Clayboard verses paper, a watercolorist’s dilemma.

People write to me often and ask me why I paint on surfaces other than paper. Some folks have always challenged my methods because they are not traditional in nature. The use of heavy pigment at times almost straight from the tube, the use of spray fixative and of course the use of non traditional painting surfaces. First, I would mention that this is nothing new, people have been painting on gessoed masonite for over 40 years. I’m sure canvas, wood and other supports have always been available to watercolorists and have been used as well. I started painting on other surfaces for several reasons. I’ve painted on paper for more than 20 years and feeling like i was missing something, wanted to branch out. I’ve always like experimentation & now that I’m confident of my painting skills, wanted to see what else is out there for the watercolorist. There is a lot of work in the area of water media, which is exciting and fresh and not limited by the traditional restrictions of watercolor on paper. Even our state (SC) watercolor society changed their name to watermedia society and this made me realize that things were changing. The South Carolina watercolor society has always been at the forefront of new artistic avenues and being a part of it was important to me. I also found that sales of my paintings on clay board, canvas or gessoed masonite were selling for a higher price than the works on paper. These surfaces are actually easier to paint on once you learn their limitations and yet give the artist many ways to express an idea. Without having to plan ahead, and the ability to correct mistakes easily it helps the artist be more in the moment. It also allows the artist (especially the new artist) a certain amount of freedom that watercolor on paper can only do after many years of experience. I still love watercolor on paper and probably always will. It not that one is better than another but they offer the artist variety and a challenge. Also… why is it that we watercolor  artists feel we must restrict ourselves for traditional methods. Some of these methods aren’t even traditional but have just recently ( within the last 40 years) become rules. For instance the forbidden use of white paint, Turner, Homer, & Sargent all used white paint. I love the look of white paper but don’t see anything wrong with using white if the painting calls for it.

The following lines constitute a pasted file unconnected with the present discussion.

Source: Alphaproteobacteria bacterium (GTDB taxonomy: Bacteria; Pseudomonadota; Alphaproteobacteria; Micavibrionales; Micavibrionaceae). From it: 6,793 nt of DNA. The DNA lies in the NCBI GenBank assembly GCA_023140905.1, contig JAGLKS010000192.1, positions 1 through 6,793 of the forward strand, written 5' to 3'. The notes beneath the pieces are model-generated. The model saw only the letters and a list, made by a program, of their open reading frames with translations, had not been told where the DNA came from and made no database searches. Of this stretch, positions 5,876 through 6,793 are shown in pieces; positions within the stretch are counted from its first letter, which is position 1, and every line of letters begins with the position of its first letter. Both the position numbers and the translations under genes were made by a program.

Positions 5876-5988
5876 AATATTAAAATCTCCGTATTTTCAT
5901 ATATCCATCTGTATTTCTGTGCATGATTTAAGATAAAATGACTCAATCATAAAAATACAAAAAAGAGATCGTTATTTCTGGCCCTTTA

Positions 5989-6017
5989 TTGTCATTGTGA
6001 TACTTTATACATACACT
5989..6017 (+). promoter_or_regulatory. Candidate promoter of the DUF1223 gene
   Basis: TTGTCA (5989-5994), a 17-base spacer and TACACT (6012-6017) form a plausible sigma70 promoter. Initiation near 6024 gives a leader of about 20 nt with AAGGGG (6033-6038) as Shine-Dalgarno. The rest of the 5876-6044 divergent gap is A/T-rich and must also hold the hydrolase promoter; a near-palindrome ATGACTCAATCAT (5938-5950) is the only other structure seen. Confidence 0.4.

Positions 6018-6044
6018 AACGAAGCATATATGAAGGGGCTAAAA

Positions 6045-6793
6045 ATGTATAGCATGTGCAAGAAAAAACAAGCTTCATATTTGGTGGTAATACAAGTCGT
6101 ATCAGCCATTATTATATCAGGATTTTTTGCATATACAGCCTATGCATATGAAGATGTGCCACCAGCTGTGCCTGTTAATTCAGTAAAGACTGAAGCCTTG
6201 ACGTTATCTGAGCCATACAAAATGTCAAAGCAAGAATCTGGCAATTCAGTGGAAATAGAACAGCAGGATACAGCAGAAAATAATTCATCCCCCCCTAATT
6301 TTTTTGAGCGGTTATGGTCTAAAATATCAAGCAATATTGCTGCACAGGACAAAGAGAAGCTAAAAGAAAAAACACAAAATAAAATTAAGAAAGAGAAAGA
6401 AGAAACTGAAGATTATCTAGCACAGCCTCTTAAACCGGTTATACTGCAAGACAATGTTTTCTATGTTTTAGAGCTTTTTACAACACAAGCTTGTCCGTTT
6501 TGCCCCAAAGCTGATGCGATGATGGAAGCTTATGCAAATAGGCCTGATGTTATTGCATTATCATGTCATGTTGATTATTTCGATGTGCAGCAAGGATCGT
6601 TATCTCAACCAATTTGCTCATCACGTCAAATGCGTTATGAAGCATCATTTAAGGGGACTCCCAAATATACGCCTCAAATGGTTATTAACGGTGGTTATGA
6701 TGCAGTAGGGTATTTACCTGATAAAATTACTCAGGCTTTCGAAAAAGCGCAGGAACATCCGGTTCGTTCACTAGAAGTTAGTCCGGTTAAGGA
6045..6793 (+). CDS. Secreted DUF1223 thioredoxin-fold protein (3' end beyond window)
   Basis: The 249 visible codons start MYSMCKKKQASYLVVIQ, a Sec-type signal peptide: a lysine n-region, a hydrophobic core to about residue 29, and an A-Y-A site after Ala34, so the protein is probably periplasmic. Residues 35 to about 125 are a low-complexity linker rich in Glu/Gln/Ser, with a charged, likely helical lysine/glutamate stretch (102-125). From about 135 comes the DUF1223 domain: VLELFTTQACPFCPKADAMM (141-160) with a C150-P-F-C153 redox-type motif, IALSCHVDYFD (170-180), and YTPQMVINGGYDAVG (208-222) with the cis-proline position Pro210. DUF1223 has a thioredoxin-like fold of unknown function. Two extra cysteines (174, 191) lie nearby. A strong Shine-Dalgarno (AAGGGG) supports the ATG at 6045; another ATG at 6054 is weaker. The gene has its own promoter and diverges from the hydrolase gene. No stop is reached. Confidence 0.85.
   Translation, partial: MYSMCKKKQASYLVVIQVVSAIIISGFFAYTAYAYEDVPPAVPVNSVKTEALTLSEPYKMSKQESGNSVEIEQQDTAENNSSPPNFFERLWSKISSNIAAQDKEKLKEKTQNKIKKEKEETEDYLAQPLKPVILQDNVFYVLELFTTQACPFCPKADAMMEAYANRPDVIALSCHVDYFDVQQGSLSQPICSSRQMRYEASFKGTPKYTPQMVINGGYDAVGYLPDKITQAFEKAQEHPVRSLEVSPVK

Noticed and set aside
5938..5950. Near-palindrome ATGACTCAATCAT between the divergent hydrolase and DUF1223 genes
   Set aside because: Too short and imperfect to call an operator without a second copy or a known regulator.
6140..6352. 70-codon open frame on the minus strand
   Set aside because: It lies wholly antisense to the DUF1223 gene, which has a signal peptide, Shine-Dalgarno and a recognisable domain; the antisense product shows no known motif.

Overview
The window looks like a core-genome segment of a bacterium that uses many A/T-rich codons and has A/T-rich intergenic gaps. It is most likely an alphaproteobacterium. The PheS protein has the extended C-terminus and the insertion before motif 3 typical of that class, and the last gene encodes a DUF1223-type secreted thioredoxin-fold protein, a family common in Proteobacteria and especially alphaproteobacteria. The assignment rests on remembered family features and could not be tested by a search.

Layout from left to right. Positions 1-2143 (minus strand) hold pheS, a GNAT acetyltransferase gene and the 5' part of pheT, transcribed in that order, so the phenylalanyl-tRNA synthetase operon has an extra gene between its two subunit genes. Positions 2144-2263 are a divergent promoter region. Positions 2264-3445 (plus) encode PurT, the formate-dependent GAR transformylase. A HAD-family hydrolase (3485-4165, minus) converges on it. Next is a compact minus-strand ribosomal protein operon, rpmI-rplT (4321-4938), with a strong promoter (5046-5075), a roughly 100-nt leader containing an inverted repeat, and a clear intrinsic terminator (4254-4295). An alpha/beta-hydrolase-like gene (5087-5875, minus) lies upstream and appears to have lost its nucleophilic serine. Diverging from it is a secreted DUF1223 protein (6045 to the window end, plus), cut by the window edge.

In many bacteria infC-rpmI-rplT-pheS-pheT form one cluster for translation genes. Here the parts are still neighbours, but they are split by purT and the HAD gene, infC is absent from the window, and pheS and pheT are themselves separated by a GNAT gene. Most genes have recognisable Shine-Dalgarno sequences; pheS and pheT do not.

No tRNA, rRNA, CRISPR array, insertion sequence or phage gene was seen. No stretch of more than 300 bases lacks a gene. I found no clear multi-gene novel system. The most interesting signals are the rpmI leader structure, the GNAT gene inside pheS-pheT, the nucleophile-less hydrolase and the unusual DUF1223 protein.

Here are three examples of very similar paintings on three different surfaces. Fom a distance they look very much the same but up close they have a slight variation in texture.  The one on the right is traditional 140 lb paper. The one in the middle is gessoed masonite and the last is illustration
(#100 )board.

DSCF2190 Gessoed masonite illustration board

watercolor paper


9 thoughts on “Clayboard verses paper, a watercolorist’s dilemma.